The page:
To Be a Pioneer

pioneerWhat does it mean to be a pioneer?

According to a children’s song on the subject, “You don’t have to push a handcart, leave your family dear or walk a thousand miles or more to be a pioneer,” though all those things qualify.

The song continues with, “You do need to have great courage, faith to conquer fear and work with might for a cause that’s right to be a pioneer,” which professes how being a pioneer is as much about character and cause as it is about covered wagons.

My blood runs thick with local pioneer ancestry from appointed apostles to mountain moonshiners and I love learning more about all of them because it further explains the DNA casserole that cooked into Kari.

I recently learned about a pioneer ancestor of mine, Four-Greats-Grandpa William “Burt” Simmons.

He endured the exodus from Nauvoo and spent a frigid winter on the plains where he huddled under the scant shelter of a covered wagon with his family while his cattle froze to death. Upon reaching the desolate wilds of Utah he managed to forge a decent life for his family, but dearly missed the lush beauty of the Mississippi River region. He was present when the prophet Joseph Smith declared that one day the saints would return to inhabit Missouri as well as walk the streets of Nauvoo in peace. Burt greatly hoped it would happen in his lifetime and was determined to be among those chosen to go if it did.

For this reason, Grandpa Burt stashed some cash, bought a new carriage and the best stock and provisions available and stored it in a shed he built especially for his “Back to Missouri Equipment,” as he called it. He checked on it often, pampered it and rotated it when necessary, always stowing away the newest items because he believed “Always the best for Missouri.”

Apparently Burt’s fetish, which went on for years, raised eyebrows by some who thought Burt was a bale short of a stack. He was the subject of gossip and the victim of ridicule, but Burt persevered unruffled.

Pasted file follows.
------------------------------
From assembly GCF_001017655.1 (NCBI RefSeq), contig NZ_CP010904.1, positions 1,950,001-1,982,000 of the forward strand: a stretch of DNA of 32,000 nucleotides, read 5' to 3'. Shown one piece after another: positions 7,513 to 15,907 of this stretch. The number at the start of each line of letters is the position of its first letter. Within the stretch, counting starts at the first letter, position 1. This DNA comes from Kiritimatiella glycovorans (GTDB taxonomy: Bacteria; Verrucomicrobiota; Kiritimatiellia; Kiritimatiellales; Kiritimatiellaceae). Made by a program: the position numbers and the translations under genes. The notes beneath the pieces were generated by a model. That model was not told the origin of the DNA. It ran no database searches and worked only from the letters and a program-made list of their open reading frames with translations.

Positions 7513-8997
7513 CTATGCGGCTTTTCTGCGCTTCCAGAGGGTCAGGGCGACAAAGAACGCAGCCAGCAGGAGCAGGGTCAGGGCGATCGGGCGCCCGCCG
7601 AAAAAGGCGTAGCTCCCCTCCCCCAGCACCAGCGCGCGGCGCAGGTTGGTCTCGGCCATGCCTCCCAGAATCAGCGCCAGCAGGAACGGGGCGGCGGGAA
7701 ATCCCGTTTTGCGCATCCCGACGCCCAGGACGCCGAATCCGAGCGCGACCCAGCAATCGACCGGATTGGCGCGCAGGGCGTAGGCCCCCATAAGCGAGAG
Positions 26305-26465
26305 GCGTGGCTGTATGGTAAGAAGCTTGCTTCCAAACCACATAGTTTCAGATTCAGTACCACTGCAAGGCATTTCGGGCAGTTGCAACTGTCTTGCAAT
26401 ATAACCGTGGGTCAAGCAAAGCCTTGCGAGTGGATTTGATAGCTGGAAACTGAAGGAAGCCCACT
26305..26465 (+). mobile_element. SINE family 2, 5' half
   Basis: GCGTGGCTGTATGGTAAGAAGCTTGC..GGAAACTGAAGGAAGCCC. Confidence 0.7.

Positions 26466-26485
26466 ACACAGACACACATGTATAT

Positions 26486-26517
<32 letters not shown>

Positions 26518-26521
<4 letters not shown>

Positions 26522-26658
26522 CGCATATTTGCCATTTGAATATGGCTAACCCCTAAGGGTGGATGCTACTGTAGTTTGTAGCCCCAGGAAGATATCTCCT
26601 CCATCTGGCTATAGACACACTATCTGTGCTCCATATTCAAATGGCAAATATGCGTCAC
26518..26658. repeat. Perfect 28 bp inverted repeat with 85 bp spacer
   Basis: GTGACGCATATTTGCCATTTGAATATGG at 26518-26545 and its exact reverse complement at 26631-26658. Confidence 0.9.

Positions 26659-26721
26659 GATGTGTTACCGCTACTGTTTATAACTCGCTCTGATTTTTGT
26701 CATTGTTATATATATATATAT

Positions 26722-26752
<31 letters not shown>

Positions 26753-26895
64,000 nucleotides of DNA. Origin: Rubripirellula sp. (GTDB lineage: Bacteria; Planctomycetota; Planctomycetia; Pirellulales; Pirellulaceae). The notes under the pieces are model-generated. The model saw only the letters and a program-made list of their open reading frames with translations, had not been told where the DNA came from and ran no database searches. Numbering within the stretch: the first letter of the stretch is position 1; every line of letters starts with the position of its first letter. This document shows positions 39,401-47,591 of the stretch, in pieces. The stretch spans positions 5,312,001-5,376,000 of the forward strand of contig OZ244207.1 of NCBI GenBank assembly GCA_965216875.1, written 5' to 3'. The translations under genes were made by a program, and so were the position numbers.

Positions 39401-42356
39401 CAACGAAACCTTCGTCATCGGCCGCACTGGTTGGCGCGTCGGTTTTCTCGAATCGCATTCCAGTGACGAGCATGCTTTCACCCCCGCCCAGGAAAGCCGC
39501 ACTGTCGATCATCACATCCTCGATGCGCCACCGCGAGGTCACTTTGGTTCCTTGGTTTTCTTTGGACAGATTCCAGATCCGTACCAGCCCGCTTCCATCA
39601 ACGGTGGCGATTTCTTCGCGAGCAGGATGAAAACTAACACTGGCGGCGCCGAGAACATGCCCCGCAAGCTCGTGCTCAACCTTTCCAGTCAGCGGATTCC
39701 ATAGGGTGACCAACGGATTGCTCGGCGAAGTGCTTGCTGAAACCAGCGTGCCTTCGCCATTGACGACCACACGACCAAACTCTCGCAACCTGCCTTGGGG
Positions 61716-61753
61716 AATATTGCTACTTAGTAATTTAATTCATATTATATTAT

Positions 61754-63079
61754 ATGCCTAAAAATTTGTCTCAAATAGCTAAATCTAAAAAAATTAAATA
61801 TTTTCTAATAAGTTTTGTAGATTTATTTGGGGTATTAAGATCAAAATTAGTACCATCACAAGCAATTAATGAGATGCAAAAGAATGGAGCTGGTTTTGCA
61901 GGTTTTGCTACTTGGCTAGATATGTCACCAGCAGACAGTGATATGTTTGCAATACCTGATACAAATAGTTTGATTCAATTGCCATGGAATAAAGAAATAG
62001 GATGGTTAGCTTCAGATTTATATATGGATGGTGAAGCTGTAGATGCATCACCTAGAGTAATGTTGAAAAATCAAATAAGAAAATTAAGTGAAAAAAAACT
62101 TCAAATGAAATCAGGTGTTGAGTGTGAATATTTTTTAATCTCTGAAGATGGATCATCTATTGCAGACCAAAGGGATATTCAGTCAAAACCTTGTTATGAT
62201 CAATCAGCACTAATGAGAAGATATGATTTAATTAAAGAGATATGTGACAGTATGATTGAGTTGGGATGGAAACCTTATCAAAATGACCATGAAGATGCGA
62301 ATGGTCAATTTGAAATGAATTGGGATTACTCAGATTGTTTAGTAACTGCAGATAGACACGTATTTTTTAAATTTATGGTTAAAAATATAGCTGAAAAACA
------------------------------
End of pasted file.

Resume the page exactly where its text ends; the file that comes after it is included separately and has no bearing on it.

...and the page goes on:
Then in the fall of 1856, Brigham Young learned of the stranded handcart companies on the plains and called for immediate deliverance assistance.

Guess who was one of the first ready and on the rescue trail?

Yep, Batty Burt with his prime and prepped reserves.

Knowing too well the suffering of winter exposure on the plains, he couldn’t help but commit his cache to the rescue effort. He’d been saving it for a noble cause and ended up using it for one, though it wasn’t the one he thought.

Burt was both blessed and burdened by his sacrifice. He married a woman he helped rescue and had five children with her, but Burt died young of respiratory complications caused by the exposure from the rescue years before.

Thank you Grandpa Burt for your pioneer example.

Your willingness to “work with might for a cause that’s right” inspires me. It also offers genetic vindication that while what I do sometimes may seem crazy to some, it will result in something amazing, pioneering, possibly even noble and probably unexpected even by me, eventually—hopefully. (But hopefully not contribute to a premature death.)

 

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